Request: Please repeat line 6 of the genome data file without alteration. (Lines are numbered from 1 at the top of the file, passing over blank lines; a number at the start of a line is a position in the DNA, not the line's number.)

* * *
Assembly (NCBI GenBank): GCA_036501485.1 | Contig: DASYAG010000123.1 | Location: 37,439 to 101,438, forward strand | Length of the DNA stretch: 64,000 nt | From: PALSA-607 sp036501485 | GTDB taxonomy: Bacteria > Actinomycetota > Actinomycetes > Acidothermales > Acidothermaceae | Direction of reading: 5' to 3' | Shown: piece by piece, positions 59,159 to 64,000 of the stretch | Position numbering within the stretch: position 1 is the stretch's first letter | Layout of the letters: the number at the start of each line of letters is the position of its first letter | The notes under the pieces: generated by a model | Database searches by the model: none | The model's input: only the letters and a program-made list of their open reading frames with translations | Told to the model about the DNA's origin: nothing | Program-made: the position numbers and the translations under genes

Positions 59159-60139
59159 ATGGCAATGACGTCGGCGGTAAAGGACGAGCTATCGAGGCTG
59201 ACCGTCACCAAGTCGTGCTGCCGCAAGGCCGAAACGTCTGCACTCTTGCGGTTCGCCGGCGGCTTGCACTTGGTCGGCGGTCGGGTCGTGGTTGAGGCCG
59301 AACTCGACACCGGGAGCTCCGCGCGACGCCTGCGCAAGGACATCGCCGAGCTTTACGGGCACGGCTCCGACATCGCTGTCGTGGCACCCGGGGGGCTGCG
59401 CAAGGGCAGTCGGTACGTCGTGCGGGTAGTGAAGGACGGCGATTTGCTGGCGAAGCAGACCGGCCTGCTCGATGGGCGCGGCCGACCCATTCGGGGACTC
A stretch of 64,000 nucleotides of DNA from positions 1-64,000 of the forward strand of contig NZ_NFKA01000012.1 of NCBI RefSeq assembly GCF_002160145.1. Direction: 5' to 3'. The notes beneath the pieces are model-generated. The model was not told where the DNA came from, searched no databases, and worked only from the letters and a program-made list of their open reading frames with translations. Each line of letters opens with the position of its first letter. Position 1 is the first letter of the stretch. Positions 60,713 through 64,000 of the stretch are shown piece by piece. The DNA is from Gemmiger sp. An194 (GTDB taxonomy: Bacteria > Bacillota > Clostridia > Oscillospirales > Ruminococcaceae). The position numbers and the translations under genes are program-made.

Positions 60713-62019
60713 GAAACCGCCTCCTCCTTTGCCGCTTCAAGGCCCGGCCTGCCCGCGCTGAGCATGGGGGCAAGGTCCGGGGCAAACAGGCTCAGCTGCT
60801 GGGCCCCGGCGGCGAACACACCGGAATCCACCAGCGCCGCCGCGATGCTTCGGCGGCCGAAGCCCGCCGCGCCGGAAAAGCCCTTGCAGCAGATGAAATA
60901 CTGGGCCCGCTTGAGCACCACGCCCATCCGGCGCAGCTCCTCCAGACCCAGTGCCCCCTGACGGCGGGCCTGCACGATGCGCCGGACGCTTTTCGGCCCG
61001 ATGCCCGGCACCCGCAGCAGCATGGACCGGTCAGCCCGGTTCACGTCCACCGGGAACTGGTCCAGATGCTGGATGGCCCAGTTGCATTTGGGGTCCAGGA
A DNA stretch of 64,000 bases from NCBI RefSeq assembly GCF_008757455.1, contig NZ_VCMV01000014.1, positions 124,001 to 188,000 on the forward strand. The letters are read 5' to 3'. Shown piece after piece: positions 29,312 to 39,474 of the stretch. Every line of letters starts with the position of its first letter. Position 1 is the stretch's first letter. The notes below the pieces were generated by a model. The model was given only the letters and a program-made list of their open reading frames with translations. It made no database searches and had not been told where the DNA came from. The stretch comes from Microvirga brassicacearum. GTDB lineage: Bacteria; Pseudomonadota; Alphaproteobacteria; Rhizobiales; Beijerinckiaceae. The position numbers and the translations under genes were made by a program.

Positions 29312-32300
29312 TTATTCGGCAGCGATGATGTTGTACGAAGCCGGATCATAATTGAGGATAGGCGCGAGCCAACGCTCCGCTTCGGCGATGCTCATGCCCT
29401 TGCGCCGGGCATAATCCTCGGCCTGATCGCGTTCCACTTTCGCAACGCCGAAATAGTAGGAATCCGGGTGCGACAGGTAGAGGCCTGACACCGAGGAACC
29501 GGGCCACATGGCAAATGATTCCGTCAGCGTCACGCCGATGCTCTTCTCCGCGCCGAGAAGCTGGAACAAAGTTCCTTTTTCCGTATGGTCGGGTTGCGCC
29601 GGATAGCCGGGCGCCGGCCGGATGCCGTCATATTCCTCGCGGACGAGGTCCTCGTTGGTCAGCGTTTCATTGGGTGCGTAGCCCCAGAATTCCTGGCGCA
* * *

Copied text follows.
59401 CAAGGGCAGTCGGTACGTCGTGCGGGTAGTGAAGGACGGCGATTTGCTGGCGAAGCAGACCGGCCTGCTCGATGGGCGCGGCCGACCCATTCGGGGACTC